The Port Authority retained the right to: refuse to grant approval of Pan Am's plans and specification for the UTB terminal if its requirements with respect to external and interior building materials and finishes did not comply with the Port Authority's requirements; approve or disapprove the architect or architects; approve all plans and specifications for the work to be completed; approve all contracts and contractors, and Pan Am is to include in all contracts such provisions and conditions as may be required by the Port Authority; to inspect the construction work and the plans and specifications thereof and to take samples and perform testing on any part of the construction work; to enter upon the premises to observe the performance of Pan Am of its obligations under the lease and to make repairs, replacements or alterations as in its opinion may be deemed necessary ( see Opp. Exhibit 5, Lease).
In addition, according to Mr. Grill they approved and obtained samples of materials to be used in the construction or renovation, performed testing on any part of the construction work, approved the use or removal of materials in accordance with recommendations from their environmentalists, planned and prepared drawings and procedures for the removal of materials and dictated how material would be removed. Finally, according to Mr. Grill there was a team of resident engineers from the Port Authority constantly at the construction site overseen and approving all aspects of the construction.
Although generally an out-of-possession owner is not liable for injuries resulting from the condition of leased premises, "an owner may be held liable in common-law negligence and under Labor Law§ 200 if it had control over the work site and either created the dangerous condition that caused the accident or had actual or constructive notice of the dangerous condition that caused the accident" (Azad v. 270 5 Realty Corp., 46 A.D.3d 728, 848 N.Y.S.2d 688 [2. Dept. 2007], quoting Keating v. Nanuet Board of Education, 40 A.D.3d 706 835 N.Y.S.2d 705 [2. Dept. 2007]; Dirscheneider v. Rolex Realty Company, LLC, 157 A.D.3d 538, 69 N.Y.S.3d 40 [1. Dept. 2018]).
To prevail on a motion for summary judgment, the proponent must make prima facie showing of entitlement to judgment as a matter of law, through admissible evidence, eliminating all material issues of fact (Klein v City of New York, 89 N.Y. 2d 833, 675 N.E. 2d 458, 652 N.Y.S. 2d 723 ). Once the moving party has satisfied these standards, the burden shifts to the opponent to rebut that prima facie showing, by producing contrary evidence, in admissible form, sufficient to require a trial of material factual issues (Amatulli v Delhi Constr. Corp., 77 N.Y. 2d 525, 571 N.E. 2d 645, 569 N.Y.S. 2d 337 ). In determining the motion, the court must construe the evidence in the light most favorable to the non-moving party (SSBS Realty Corp. v Public Service Mut. Ins. Co., 253 A.D. 2d 583, 677 N.Y.S. 2d 136 [1st Dept. 1998]); Martin v Briggs, 235 A.D. 2d 192, 663 N.Y.S 2d 184 [1st Dept. 1997]).
"It is not the function of the Court deciding a summary judgment motion to make credibility determinations or findings of fact, but rather to identify material issues of fact (or point to the lack thereof) (Vega v. Restani Const. Corp., 18 N.Y. 3d 499, 965 N.E. 2d 240, 942 N.Y.S. 2d 13 ). Summary judgment is a drastic remedy that should not be granted where conflicting affidavits about the work performed by plaintiff cannot be resolved (Millerton Agway Cooperative v. Briarcliff Farms, Inc., 17 N.Y. 2d 57, 268 N.Y. S. 2d 18, 215 N.E. 2d 341  and Ansah v. A.W.I. Sec. & Investigation, Inc., 129 A.D. 3d 538, 12 N.Y.S. 3d 35 [1 Dept., 2015]). Conflicting testimony raises credibility issues that cannot be resolved on papers and is a basis to deny summary judgment (Messina v. New York City Transit Authority, 84 A.D. 3d 439, 922 N.Y.S. 2d 70 , Almonte v. 638 West 160 LLC, 139 A.D. 3d 439, 29 N.Y.S. 3d 178 [1 Dept., 2016] and Doumbia v. Moonlight Towing, Inc., 160 A.D. 3d 554, 71 N.Y.S. 3d 884 [1 Dept., 2018]).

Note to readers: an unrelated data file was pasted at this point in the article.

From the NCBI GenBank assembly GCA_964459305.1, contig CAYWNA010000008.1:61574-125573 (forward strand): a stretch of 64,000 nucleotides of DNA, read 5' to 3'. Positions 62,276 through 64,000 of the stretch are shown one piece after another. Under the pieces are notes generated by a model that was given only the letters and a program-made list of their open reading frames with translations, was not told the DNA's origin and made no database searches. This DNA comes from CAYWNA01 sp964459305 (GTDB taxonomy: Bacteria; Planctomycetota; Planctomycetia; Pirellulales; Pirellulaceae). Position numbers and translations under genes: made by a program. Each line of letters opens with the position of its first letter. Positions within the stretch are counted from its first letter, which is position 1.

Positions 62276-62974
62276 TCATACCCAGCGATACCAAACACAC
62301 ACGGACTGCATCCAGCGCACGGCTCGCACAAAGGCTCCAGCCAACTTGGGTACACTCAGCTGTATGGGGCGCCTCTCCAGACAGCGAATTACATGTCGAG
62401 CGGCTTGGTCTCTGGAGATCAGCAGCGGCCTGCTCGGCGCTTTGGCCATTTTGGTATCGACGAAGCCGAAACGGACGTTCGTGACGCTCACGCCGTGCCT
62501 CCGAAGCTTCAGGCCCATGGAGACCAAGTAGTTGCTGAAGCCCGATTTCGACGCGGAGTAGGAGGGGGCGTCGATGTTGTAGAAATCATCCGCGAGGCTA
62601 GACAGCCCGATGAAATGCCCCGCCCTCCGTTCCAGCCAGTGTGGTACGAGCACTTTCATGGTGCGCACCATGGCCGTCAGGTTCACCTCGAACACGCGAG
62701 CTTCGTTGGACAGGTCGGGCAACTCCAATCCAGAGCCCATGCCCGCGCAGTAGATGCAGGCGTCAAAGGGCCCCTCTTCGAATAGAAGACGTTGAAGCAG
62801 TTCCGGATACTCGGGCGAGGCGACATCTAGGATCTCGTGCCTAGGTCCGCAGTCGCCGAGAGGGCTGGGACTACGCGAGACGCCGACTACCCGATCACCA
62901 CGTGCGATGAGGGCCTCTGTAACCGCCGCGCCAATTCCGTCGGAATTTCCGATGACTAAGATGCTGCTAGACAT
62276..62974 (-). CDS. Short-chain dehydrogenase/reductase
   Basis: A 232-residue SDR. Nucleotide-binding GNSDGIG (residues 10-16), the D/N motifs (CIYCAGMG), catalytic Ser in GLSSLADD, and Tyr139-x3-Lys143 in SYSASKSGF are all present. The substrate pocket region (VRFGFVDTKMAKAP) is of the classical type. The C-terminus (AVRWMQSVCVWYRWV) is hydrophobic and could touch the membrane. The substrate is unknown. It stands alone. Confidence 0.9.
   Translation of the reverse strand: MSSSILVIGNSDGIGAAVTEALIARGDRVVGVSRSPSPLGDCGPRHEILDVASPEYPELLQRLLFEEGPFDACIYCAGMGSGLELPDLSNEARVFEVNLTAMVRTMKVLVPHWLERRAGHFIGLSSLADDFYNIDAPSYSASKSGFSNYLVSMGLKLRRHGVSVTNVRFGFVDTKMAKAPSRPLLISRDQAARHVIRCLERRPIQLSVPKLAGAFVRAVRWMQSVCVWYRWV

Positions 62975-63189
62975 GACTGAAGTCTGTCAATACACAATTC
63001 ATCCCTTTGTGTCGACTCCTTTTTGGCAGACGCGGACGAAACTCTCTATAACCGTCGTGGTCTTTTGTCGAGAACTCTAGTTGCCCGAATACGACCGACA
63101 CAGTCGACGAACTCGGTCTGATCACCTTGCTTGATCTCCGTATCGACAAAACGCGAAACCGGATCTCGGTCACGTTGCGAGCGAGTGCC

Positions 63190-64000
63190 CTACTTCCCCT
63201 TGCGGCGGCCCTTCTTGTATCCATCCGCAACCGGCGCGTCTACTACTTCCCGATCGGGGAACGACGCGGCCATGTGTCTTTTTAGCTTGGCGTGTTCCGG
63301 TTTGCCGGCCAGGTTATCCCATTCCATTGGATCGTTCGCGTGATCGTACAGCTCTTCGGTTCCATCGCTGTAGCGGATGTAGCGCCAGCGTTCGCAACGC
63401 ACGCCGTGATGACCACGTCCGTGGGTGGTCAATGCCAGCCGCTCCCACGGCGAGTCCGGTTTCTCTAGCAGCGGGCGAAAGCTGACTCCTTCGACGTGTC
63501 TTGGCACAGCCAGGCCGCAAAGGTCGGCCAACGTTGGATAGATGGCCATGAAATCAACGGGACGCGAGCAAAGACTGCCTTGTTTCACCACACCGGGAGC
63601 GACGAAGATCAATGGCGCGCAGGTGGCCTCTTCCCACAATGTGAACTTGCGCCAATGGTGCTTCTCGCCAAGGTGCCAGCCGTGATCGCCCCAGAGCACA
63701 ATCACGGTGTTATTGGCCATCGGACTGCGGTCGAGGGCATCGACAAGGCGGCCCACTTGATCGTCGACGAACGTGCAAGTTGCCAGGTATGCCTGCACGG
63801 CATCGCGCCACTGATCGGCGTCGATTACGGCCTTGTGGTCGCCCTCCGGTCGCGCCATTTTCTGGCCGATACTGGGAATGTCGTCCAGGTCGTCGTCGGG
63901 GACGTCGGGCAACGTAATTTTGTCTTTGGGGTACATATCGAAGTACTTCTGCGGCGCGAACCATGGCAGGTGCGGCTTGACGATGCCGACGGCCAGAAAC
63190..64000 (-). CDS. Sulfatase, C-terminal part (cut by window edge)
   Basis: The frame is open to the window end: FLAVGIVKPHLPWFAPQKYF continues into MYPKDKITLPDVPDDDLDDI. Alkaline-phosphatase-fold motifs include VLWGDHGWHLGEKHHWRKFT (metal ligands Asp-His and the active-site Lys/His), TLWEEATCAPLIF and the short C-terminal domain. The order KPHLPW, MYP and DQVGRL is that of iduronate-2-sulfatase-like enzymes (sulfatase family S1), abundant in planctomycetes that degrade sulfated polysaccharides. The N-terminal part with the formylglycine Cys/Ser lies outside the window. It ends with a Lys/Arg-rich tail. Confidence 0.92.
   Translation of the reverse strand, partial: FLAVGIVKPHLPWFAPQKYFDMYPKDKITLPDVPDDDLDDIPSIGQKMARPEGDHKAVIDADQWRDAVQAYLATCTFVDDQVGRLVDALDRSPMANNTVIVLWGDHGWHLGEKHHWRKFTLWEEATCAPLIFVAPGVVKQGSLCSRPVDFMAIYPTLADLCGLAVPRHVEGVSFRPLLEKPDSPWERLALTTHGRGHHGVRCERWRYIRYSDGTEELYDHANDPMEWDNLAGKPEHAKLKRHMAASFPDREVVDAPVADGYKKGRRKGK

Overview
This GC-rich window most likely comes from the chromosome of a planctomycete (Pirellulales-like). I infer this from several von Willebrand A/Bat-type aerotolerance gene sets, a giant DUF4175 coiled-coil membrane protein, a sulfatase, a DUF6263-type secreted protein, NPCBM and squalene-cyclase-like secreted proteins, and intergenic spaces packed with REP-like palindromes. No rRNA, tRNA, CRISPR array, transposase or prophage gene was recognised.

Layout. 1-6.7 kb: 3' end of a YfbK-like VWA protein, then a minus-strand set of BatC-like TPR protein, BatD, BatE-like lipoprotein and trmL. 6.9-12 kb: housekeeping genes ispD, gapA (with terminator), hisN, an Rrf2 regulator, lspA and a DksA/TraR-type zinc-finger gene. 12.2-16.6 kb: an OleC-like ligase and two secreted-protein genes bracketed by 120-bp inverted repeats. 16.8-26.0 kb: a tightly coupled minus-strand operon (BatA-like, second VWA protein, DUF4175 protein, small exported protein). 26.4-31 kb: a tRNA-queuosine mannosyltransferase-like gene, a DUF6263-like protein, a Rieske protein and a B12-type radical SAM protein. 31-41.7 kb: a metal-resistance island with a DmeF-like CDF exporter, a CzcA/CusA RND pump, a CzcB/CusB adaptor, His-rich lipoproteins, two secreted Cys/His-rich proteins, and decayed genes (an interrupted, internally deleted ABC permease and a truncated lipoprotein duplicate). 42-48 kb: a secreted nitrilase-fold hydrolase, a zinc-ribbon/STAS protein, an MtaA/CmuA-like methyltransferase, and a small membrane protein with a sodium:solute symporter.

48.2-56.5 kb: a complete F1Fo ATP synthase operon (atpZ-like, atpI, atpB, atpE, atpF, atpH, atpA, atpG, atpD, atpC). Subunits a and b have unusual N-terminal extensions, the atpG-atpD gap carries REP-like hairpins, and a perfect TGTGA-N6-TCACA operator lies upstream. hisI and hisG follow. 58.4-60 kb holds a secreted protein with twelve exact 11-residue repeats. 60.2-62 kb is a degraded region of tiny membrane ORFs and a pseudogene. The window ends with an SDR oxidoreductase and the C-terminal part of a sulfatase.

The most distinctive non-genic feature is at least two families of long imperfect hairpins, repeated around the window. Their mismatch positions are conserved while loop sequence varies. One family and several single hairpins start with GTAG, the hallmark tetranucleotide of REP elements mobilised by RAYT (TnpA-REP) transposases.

There are issues of fact precluding dismissal of plaintiff's Labor Law §200 and common-law negligence claims. The testimony of Ms. Wissell, the deposition transcript of Mr. Grill, the lease between Pan Am and The Port Authority raise issues of the extent of The Port Authority's control of the work site at the time of Mr. Hildebrand's asbestos exposure and whether it had actual or constructive notice of a dangerous condition at the premises.
Accordingly, it is ORDERED, that Defendant the Port Authority of New York and New Jersey's motion pursuant to CPLR §3212 for summary judgment dismissing plaintiffs' complaint and all cross-claims asserted against it is granted to the extent of dismissing plaintiffs' causes of action for strict products liability and for punitive damages, and it is further,
ORDERED, that plaintiffs' causes of action for strict products liability and for punitive damages, are severed and dismissed with prejudice, and it is further,
ORDERED, that plaintiff's causes of action for common-law negligence and Labor Law §200 liability remain in effect, and it is further,
ORDERED, that the Defendant the Port Authority of New York and New Jersey serve a copy of this Order with Notice of Entry on the remaining parties, the General Clerk's Office (Room 119), and on the County Clerk, who are directed to mark their records accordingly, and it is further,
ORDERED, that the remainder of the relief sought in this motion is denied, and it is further,
ORDERED, that the Clerk of the Court enter judgment accordingly. Dated: October 21, 2019
MANUEL J. MENDEZ